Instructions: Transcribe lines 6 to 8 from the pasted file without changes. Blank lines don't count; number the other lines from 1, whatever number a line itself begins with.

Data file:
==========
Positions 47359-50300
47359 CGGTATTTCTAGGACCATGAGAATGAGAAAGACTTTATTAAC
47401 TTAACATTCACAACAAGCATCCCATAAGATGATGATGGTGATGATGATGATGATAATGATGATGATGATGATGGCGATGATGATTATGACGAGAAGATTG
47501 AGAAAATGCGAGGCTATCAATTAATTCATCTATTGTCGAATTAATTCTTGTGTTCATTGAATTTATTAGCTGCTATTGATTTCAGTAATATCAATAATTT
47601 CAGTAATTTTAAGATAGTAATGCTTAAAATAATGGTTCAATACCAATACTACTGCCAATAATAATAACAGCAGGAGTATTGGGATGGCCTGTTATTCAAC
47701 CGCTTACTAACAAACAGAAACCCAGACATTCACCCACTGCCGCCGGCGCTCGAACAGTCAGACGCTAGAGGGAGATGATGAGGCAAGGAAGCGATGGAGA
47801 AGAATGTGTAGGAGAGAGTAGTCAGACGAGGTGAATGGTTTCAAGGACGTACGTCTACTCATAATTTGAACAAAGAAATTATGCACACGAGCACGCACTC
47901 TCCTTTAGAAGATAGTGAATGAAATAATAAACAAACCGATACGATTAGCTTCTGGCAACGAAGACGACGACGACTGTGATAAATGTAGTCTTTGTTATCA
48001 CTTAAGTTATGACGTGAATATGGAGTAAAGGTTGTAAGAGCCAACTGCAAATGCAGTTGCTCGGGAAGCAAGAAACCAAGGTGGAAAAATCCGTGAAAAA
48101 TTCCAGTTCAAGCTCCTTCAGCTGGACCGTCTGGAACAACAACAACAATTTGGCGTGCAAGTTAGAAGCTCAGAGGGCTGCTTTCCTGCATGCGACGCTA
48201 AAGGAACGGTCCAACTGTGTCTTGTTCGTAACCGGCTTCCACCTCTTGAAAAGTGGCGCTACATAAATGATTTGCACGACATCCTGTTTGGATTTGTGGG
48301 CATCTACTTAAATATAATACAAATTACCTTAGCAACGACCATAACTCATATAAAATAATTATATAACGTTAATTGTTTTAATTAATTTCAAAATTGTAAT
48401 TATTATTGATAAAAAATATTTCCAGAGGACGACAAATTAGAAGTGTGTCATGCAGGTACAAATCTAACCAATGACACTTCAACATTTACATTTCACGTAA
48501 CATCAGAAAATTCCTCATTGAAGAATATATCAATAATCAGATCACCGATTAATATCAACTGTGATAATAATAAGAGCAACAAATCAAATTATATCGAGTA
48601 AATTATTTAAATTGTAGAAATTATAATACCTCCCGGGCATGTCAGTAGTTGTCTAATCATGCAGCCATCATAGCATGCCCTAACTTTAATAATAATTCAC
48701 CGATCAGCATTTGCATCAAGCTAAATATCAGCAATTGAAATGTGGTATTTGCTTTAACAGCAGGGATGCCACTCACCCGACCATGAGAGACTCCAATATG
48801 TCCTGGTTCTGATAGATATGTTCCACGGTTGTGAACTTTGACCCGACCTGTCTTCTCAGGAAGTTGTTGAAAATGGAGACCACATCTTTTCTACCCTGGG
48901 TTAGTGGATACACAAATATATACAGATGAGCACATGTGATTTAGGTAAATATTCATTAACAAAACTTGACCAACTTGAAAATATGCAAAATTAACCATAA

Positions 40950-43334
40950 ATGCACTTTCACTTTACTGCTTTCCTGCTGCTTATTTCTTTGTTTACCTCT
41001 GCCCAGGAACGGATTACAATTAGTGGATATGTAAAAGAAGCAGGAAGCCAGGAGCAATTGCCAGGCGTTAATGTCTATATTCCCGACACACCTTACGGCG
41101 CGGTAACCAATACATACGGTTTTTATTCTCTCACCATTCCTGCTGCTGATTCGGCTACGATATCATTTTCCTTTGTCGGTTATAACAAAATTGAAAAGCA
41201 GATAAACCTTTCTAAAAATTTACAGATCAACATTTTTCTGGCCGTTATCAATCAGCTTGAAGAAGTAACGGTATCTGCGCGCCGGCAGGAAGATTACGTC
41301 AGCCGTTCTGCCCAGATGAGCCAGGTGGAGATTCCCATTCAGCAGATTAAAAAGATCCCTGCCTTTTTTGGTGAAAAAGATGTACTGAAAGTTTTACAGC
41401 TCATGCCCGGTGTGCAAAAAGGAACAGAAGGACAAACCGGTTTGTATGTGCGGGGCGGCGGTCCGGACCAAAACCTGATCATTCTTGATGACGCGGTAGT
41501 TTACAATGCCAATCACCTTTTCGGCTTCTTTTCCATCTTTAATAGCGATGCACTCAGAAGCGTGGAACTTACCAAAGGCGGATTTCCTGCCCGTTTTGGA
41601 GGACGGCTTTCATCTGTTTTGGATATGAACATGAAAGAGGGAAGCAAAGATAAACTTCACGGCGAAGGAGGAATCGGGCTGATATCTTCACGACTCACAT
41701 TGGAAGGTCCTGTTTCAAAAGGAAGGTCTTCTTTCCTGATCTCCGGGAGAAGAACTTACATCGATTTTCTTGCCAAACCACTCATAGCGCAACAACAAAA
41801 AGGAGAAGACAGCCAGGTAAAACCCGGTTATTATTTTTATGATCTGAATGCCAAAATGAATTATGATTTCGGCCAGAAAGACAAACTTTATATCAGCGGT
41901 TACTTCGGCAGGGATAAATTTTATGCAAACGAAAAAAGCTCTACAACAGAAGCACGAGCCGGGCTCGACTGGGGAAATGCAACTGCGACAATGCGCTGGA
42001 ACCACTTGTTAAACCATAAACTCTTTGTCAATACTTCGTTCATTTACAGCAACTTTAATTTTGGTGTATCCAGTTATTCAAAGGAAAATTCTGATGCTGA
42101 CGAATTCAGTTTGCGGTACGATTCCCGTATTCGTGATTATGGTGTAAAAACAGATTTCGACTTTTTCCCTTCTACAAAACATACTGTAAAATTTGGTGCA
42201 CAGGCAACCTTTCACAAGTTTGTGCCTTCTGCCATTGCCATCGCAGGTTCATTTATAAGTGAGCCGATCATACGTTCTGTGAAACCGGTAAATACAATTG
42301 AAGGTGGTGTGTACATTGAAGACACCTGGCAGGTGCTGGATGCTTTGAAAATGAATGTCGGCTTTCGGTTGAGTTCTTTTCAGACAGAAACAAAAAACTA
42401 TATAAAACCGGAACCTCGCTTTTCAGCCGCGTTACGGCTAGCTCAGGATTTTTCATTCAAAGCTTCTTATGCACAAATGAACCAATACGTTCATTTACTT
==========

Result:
47701 CGCTTACTAACAAACAGAAACCCAGACATTCACCCACTGCCGCCGGCGCTCGAACAGTCAGACGCTAGAGGGAGATGATGAGGCAAGGAAGCGATGGAGA
47801 AGAATGTGTAGGAGAGAGTAGTCAGACGAGGTGAATGGTTTCAAGGACGTACGTCTACTCATAATTTGAACAAAGAAATTATGCACACGAGCACGCACTC
47901 TCCTTTAGAAGATAGTGAATGAAATAATAAACAAACCGATACGATTAGCTTCTGGCAACGAAGACGACGACGACTGTGATAAATGTAGTCTTTGTTATCA